"There's a pretty strong correlation between naval exercises and the stranding of beaked whales along tens of kilometers of beach coastline within hours," said Peter Tyack, a specialist on marine mammals at the Woods Hole Oceanographic Institution on Cape Cod. He is among scientists helping the federal government set new guidelines for underwater research. They would require the Navy to avoid using midfrequency sonar in areas with large beaked whale populations, among other restrictions.
Tyack said more research needs to be done to determine the impact of different types of underwater testing on marine species, including fish and turtles. He argued, however, that the most effective way of protecting marine animals would be to implement controls on international commercial shipping, which accounts for 90 percent of underwater noise.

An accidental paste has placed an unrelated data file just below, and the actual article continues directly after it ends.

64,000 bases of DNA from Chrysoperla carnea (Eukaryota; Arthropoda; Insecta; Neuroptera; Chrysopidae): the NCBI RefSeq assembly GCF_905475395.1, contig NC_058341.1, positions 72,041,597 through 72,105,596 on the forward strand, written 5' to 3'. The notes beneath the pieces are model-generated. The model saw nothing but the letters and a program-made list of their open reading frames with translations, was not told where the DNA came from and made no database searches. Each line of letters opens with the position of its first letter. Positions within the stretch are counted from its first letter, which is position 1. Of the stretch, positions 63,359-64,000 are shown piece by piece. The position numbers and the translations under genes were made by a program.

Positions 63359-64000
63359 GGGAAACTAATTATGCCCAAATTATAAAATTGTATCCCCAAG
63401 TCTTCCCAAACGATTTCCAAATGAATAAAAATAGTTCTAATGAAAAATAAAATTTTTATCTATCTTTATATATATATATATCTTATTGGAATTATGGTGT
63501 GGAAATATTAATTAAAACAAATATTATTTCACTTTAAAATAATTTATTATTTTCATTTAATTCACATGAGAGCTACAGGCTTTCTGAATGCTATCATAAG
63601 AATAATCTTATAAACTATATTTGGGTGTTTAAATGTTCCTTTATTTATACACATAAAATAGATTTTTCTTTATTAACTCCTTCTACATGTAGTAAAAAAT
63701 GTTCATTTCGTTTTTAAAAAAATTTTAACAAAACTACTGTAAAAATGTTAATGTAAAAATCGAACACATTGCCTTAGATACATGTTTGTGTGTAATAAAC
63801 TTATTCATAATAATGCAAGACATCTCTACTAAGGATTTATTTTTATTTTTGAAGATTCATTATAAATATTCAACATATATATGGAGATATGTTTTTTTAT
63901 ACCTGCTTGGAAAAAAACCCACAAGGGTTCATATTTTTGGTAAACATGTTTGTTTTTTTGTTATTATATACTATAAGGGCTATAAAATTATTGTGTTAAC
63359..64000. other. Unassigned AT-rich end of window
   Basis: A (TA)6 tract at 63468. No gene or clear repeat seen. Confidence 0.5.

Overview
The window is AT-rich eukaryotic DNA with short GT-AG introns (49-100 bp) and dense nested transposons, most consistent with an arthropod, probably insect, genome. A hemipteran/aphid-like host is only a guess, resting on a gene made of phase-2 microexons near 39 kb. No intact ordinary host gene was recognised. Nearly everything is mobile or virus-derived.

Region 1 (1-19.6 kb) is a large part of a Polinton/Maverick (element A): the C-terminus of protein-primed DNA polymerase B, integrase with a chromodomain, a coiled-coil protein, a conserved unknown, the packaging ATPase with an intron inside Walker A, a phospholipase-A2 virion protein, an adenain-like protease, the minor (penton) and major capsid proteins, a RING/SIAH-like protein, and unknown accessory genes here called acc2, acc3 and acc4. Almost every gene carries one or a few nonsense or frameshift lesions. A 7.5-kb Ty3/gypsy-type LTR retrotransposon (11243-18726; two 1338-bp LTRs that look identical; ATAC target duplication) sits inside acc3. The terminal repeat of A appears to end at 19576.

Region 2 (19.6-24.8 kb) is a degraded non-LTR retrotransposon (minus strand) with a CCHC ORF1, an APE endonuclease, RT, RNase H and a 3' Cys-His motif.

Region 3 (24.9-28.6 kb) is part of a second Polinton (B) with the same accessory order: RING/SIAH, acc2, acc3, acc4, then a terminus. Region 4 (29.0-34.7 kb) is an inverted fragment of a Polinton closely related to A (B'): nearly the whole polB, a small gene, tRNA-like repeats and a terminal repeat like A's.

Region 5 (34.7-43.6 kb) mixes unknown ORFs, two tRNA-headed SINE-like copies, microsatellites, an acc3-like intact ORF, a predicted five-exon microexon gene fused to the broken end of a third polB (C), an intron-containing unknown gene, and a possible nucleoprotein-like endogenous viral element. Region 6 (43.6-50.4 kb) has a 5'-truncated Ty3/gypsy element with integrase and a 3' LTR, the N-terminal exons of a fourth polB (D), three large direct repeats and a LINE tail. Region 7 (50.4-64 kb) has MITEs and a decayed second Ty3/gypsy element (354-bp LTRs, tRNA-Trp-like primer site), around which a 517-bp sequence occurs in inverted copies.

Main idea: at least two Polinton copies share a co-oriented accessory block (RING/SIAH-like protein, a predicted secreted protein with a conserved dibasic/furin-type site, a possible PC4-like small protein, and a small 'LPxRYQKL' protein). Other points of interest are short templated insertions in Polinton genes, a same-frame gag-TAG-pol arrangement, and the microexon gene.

"The engines of ships and repellers have radically changed the environment of marine mammals in the last 100 years . . . increasing noise by 10 or 100 times," he said. "The Navy is making the noise on purpose to detect the submarines, and there is no way it can do that without making the noise. But the shipping industry, that's pure inefficiency."
Other scientists involved in underwater testing argued that there was not enough evidence to justify halting important underwater research.
"The scientists are trying to examine fault structures under the ocean, which have an impact on human safety," said Roger Gentry, a scientist in charge of administering research grants for the National Marine Fisheries Service. "By trying to stop them, are the environmentalists really doing society a favor?"